Since the Malaysian Men's Health Initiative (MMHI) published its latest book, Managing Men's Health: Improving Men's Health Through Research, there has been a lot of interest in MMHI's research on men's health in Malaysia.
In the previous article for this column, we highlighted some of the findings regarding erectile dysfunction among men in Malaysia.
This week's article will touch on testosterone deficiency syndrome and some of MMHI's research findings on this important area of men's health.
For decades, female menopause got all the attention, and few people talked about the effects, if any, of hormonal changes in ageing men.
However, the concept of "male menopause" is not actually new, as testosterone deficiency was first reported in scientific literature as early as 100 years ago.
There is increasingly more debate and discussion about testosterone deficiency and more research is being carried out on this condition to study how men are profoundly affected by it, and how it can be treated, in order to avert serious complications.
The most common medical terminologies to describe testosterone deficiency are symptomatic late-onset hypogonadism (SLOH, or sometimes, just late-onset hypogonadism, LOH), and Androgen Decline in the Aging Male (ADAM). Currently, the medically accepted term is testosterone deficiency syndrome (TDS).
TDS is characterised by total testosterone levels below 11 nmol/L, as well as symptoms like low sexual desire, lethargy and lack of energy, negative mood changes and irritability, memory loss, and lack of concentration.
This condition of low testosterone is called a "syndrome" because it consists of a group of symptoms or characteristics that usually exist together.
How common is it?
How common is TDS?
Research on TDS has been relatively recent, carried out mostly in the last 15 years. Most of this research has been done among the Caucasian population. Therefore, little is known about the prevalence and impact of TDS among men in Asia and Malaysia.
MMHI's research on TDS looked at the prevalence of the condition and its associated co-morbidities, as well as the quality of life among men with TDS.
Two of MMHI's key studies looked at the prevalence of TDS among an urban population: the 2006 Subang Men's Health Study and the 2003 Klang Valley Men's Health Community Study.
In the Subang study, 1,046 men above the age of 40 had their blood tested for glucose, lipid and testosterone levels. MMHI found that 19.1 per cent of the men had total testosterone below 11 nmol/L, which is considered to be low. This prevalence is in line with regional findings of 10-40 per cent among Asian men.
Meanwhile, the Klang Valley study found that the Aging Males Symptoms (AMS) scale correlated with the testosterone levels of 351 men. This shows that the AMS scale may be used to screen for testosterone deficiency and identify men who are at risk, or need further follow-up.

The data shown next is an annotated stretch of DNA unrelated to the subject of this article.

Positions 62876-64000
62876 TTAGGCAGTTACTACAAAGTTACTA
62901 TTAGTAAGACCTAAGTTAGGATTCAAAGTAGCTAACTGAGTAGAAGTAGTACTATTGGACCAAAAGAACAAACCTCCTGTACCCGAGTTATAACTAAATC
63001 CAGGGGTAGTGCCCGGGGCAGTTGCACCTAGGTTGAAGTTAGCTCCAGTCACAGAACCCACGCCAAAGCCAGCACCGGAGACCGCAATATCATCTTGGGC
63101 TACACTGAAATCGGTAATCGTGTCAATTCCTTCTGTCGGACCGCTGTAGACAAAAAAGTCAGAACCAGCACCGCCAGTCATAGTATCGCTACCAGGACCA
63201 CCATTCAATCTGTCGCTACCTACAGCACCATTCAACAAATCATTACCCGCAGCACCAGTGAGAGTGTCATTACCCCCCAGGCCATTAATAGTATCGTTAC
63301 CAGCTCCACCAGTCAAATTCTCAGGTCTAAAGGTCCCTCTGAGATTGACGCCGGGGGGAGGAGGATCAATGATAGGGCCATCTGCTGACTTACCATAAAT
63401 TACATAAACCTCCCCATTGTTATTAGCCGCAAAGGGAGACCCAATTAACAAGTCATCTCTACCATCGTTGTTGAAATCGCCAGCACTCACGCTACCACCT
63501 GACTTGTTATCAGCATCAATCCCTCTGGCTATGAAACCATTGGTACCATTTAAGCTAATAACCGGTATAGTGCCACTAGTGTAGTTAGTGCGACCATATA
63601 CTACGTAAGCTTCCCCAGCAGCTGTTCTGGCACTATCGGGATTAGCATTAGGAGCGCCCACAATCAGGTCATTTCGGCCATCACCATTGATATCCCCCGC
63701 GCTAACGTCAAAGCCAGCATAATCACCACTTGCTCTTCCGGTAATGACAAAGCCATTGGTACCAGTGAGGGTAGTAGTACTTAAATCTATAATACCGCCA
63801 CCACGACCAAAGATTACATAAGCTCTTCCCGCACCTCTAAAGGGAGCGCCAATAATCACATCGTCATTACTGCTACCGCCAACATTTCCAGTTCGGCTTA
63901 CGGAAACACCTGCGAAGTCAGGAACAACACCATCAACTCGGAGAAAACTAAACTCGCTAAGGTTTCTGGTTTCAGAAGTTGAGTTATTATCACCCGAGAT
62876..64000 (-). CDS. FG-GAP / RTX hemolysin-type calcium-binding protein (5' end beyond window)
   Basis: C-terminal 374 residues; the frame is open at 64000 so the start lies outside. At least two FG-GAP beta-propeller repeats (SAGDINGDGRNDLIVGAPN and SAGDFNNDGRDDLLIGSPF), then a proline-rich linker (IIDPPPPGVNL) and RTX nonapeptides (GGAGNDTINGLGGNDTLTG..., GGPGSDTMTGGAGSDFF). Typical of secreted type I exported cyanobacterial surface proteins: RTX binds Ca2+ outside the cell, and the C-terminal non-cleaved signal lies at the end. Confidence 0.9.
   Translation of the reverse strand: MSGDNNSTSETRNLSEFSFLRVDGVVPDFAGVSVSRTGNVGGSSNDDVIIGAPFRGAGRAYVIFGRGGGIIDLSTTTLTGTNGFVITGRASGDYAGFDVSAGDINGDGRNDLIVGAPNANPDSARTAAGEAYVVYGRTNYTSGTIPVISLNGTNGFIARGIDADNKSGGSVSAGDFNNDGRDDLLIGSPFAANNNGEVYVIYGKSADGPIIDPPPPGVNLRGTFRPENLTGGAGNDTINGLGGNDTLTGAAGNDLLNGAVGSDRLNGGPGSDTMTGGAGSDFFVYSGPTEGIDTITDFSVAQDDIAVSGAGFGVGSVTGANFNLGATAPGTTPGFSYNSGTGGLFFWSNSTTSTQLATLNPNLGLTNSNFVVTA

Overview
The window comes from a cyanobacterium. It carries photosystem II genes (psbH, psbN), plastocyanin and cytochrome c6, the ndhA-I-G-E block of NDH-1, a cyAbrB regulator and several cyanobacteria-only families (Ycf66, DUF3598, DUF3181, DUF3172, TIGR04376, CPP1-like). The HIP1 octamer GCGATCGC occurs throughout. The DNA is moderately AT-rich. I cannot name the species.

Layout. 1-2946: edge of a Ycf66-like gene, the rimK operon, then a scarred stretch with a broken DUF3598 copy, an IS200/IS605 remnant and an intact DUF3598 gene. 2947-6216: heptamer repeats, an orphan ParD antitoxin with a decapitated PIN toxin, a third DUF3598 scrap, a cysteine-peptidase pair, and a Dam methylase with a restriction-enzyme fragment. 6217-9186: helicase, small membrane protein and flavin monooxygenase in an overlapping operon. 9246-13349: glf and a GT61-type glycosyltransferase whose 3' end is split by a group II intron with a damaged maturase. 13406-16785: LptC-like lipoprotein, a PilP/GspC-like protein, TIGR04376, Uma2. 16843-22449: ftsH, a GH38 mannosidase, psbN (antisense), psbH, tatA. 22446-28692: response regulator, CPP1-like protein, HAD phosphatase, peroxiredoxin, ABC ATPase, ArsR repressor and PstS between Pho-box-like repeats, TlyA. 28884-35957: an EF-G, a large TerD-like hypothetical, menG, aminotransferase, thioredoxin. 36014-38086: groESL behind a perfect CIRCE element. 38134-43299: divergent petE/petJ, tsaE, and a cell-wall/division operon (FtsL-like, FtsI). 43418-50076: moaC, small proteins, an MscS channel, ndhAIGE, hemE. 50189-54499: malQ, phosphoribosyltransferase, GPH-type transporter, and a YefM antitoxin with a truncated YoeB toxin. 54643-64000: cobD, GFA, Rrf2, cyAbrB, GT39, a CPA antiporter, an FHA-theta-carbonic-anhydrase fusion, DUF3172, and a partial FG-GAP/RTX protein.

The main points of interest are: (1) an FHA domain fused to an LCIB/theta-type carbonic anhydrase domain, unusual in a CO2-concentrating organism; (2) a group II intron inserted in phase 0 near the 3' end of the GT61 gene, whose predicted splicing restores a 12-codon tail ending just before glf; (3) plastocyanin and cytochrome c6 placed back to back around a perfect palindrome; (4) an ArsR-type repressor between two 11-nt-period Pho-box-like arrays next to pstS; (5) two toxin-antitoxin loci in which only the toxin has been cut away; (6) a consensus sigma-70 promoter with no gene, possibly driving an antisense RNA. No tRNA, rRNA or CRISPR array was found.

Living with TDS
The idea that men, like women, also suffer hormonal changes, especially in the later stage of their lives, is not one that is easily accepted.
For one, it is not easy to identify TDS, because the symptoms can be vague and easily mistaken for other conditions. Men also find it hard to admit that they are vulnerable to hormone changes, as it challenges their notion of masculinity.
Even less is known about how men cope with TDS, and how it affects their lives. That is why MMHI looked at the quality of life of men with TDS in the 2003 Klang Valley study. Not only were men with TDS found to have poor physical, mental and emotional role functioning, many also suffered from some form of depression.
Another interesting study by the MMHI was the Nebido® study, which compared the quality of life between men who received testosterone replacement therapy, and men who were given placebo. You can read about the interesting results in Managing Men's Health: Improving Men's Health Through Research.
TDS and other conditions
TDS is not a benign condition to be taken lightly. What is most worrying about testosterone deficiency is that it is closely correlated with other serious medical conditions like obesity, metabolic syndrome and cardiovascular disease.
MMHI's epidemiological studies in Malaysia confirmed the association between TDS and many conditions that significantly increase the risk of cardiovascular disease and diabetes. These findings are especially important for men and doctors to be aware of, as it suggests that men with low testosterone are at risk of other, life-threatening diseases.
With better scientific understanding of the effects of TDS in the ageing male, interest in diagnosing and treating TDS is gaining enthusiasm.
In the next 50 years, Malaysia is expected to follow the trend of other Asian countries, where the population of those above 65 years is expected to increase four-fold.
Recognising the extent of TDS in Malaysia will have a significant impact on preparing the country for the ageing boom. Our ageing male population will need to be healthy, fit and well in order to remain in the workforce into their 70s, so that they can contribute towards sustaining the country's economic growth.
More information about local research findings on TDS is available in the book, which is now available from the MMHI.
Apart from TDS, the book also covers three other main themes in men's health, which are erectile dysfunction, prostate diseases and psychosocial issues among men.
The book draws attention to these key issues, because they urgently require attention among healthcare practitioners, policy makers and those involved in research.